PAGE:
For the past 117 months, I’ve published this newsletter – nothing canned, no copy-and-paste stuff, everything from scratch. The average length is about 600 words and most of the visuals are homegrown, too. After the month-end email distribution to about 400 people, I post each newsletter here on my website – ReSeattle.com.
Creative real estate, is it possible?
Why would I do such a thing for nine years and nine months without skipping a beat? Simply put, I like to write and nobody is stopping me. When I first started in real estate after a 30-year career in graphic design, branding, and corporate communications I feared my creative days were numbered. Today, 18 years later, I can say that I’ve successfully channeled that creativity in a field not known for its artistic expression. Creative real estate is possible.
Back in the day, when I wrote the letter to shareholders for the chairman of a Fortune 500 company, I had to know the company’s business and the mind of the CEO. To test my knowledge of anything it helps me to write it down. When I began to write about real estate, I realized how unsure I was about some things. So I looked things up, checked different sources. Essentially I wrote for myself because I wanted to become a better agent. The more I learned, the better the agent I became, and the more I wanted to write.
Eventually, I wrote about topics other than real estate – how I bought Jeff Bezos lunch and why typography fascinates me. Here’s the link to various topics I’ve covered over the years.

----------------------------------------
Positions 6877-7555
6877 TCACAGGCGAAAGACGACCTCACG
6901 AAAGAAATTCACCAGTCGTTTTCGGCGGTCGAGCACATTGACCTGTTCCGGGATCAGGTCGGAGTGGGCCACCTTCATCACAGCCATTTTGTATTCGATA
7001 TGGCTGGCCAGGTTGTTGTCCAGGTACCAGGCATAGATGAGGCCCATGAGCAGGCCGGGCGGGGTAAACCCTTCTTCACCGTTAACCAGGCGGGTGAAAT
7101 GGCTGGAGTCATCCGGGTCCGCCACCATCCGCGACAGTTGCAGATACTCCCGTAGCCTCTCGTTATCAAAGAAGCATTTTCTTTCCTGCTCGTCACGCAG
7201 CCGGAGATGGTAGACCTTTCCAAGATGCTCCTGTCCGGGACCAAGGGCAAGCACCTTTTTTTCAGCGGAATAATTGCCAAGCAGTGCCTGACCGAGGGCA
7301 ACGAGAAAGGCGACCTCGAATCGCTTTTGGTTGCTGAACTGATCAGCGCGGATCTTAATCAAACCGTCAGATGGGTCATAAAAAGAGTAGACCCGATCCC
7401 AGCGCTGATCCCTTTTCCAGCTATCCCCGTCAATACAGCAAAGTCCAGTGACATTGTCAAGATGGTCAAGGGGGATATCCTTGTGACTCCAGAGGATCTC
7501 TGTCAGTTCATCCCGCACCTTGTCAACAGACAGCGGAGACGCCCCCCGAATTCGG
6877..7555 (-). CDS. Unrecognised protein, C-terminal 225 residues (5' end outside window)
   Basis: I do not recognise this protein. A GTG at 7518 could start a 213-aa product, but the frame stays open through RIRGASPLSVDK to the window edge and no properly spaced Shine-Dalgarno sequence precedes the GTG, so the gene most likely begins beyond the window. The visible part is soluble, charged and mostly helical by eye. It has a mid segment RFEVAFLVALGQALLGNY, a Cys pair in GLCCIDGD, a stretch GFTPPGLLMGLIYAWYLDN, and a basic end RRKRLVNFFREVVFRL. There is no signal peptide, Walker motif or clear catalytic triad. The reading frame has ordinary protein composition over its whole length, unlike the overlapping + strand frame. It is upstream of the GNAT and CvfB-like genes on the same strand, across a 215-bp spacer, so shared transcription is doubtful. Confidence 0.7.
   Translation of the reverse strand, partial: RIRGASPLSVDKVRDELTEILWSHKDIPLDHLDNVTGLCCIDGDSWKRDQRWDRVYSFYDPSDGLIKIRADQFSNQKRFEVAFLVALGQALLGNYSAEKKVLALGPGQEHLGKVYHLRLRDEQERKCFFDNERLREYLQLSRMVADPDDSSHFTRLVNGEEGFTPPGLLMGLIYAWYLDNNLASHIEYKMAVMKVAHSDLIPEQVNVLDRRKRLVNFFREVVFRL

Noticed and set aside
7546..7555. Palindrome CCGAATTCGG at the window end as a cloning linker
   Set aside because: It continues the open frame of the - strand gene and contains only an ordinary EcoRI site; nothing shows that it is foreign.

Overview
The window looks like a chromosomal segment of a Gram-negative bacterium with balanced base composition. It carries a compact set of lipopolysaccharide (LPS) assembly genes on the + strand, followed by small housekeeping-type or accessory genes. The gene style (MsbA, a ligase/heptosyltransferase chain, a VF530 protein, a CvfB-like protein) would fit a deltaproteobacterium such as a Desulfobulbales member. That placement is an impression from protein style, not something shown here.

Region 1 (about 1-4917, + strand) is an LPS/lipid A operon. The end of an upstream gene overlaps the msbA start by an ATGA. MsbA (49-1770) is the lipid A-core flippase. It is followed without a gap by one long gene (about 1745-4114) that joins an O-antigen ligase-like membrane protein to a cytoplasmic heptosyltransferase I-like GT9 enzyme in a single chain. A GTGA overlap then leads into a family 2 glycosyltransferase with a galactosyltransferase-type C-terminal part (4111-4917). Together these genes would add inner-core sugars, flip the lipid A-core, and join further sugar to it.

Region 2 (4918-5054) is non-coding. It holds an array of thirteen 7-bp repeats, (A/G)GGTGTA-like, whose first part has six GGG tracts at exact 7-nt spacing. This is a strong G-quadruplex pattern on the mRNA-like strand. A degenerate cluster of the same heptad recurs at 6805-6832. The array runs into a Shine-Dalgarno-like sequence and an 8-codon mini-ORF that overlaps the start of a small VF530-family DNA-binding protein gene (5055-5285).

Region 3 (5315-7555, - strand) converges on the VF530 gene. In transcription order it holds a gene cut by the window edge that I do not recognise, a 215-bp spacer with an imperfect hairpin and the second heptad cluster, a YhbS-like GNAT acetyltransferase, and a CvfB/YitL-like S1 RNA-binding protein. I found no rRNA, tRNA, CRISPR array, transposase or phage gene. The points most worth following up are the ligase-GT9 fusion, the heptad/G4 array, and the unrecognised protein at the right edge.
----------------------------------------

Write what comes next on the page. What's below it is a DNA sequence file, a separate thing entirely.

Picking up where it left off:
Real estate has given me other opportunities to be creative. Take, for example, the 500 characters including spaces, that the local MLS allows for the description of a property listing. Judging by some of the listing prose, even spell check has taken a leave of absence, say nothing of basic literacy. Abbreviated real estate lingo is not only unattractive but it wins no flower pot at the search engine optimization ball.
It took me a while to realize that these 500 characters – about 85 words – presented an opportunity. I accepted the challenge to create something special in a very constrained space. I wrote real sentences with verbs and subjects. Avoiding cliches, I tried to express the familiar in new ways. Whatever these few words were, they had to capture the essence of the home and make the reader want to know more.
Update: the MLS has just increased the character allowance from 500 to 750. After two decades, it was about time.
Creativity finds many expressions, including the ‘offer strategy’ for a desirable property or negotiations after a home inspection. But in the artistic sense, listing a property for sale offers the most enticing creative opportunities. I treat each listing as if were a unique product, a very expensive one at that.
It has taken me a while to realize that I didn’t change careers 18 years ago. I just changed the field in which I practice. 2020 was the most successful year in my real estate career.
Creative real estate? It can be fun.